Anonymous
Anonymous asked in Arts & HumanitiesHistory · 1 decade ago

To what extent was Canadas fear of communism out of control ?

Pls help...i mean i understand why ppl hate communism...but can you please give me a few examples how canada was afraid of communism or NOT!! :)

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  • Anonymous
    1 decade ago
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    In Canada, the 1946 Kellock-Taschereau Commission investigated espionage after top secret documents concerning RDX, radar and other weapons were handed over to the Soviets by a domestic spy-ring.

    The Royal Commission to Investigate the Facts Relating to and the Circumstances Surrounding the Communication, by Public Officials and Other Persons in Positions of Trust, of Secret and Confidential Information to Agents of a Foreign Power, more popularly known as the Kellock–Taschereau Commission or the Gouzenko Affair, was a Royal Commission appointed by Rt. Hon. Mackenzie King on behalf of the Government of Canada under Order in Council P. C. 411 on February 5, 1946 to investigate the allegations set forward by Igor Gouzenko that a spy ring of Canadian Communists was handing over secret and top secret information to the Soviet Union. Notable among the thirteen accused of passing over secrets were Fred Rose, M.P. and Sam Carr. The commission was headed by two judges of the Supreme Court of Canada, Justice Robert Taschereau and Justice Roy Kellock. Counsel included President of the Canadian Bar Association E.K. Williams, D.W. Mundell, Gerald Fauteux, and John Robert Cartwright.

    The impact of the Kellock–Taschereau Commission was far-reaching. In response to alleged abuses of procedure against the accused a group formed to advocate on their behalf. The Emergency Committee for Civil Rights had many prominent members, including executive members C.B. Macpherson, Leopold Infeld, and A.Y. Jackson. They asserted that the Commission endangered "the basic rights of Canadians" and "does violence to the rights of free men." In an advertisement in the Toronto Star, they compared the Kellock–Taschereau Commission to the trial of Lt.-Col. John Lilburne during the English Civil War of 1649, stating "the methods of the Commission are not new. They were used against Englishmen in 1649 and against Canadians in 1946."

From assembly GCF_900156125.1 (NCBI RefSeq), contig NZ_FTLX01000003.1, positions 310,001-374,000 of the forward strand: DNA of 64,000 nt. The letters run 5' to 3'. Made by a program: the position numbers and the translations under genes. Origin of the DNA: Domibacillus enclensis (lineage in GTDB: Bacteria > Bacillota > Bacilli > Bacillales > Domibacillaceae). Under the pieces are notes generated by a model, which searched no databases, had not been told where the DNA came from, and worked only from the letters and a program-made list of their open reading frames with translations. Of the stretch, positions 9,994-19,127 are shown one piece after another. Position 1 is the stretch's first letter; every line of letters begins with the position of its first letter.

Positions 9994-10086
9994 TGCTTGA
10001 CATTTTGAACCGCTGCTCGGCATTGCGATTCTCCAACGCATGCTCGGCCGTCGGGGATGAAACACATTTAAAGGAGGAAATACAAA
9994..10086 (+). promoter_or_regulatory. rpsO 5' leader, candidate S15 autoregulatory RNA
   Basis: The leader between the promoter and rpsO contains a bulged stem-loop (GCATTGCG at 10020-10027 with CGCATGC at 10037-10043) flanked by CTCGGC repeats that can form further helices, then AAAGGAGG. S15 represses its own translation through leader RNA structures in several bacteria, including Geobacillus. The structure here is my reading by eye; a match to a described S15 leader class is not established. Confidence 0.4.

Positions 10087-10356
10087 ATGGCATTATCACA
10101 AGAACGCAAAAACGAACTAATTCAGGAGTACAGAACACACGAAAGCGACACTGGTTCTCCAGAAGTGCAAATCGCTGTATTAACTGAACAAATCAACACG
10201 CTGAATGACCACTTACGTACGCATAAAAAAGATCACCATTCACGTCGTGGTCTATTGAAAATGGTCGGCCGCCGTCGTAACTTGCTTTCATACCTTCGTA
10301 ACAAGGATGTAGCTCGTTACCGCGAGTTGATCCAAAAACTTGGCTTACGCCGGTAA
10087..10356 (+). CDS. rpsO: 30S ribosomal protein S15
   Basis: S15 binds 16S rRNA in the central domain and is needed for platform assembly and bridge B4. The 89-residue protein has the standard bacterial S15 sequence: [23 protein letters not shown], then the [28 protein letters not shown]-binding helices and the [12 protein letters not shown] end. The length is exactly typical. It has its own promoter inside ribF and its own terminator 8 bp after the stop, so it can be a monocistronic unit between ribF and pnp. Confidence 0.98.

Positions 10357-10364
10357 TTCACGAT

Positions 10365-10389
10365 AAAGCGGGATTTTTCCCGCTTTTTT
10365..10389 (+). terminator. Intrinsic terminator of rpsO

This particular Royal Commission was extremely controversial. It represents one of the first trials in the North America on Communism and spying. It is also one of the first events of the Cold War and the response is emblematic of the Red Scare. In the Literary Review of Canada, Margaret Atwood listed the Kellock–Taschereau Commission as one of Canada's 100 most important books.

  • Anonymous
    4 years ago

    Canada (and for that count the u . s . a .) under no circumstances had any actual reason to concern a Communist takeover of their u . s . a .. the actual concern grow to be the the Soviet Union might spark yet another international conflict like Hitler did while he invaded Poland in 1939 by way of their aggressive attitude first in Europe, the later interior the 0.33 international. the only valid concern the two Canada and the u . s . a . had grow to be that in the event that they went to conflict with the U.S. there could be a nuclear replace which might have worn out all 3 counties. This grow to be no longer an idol concern on anyones section....

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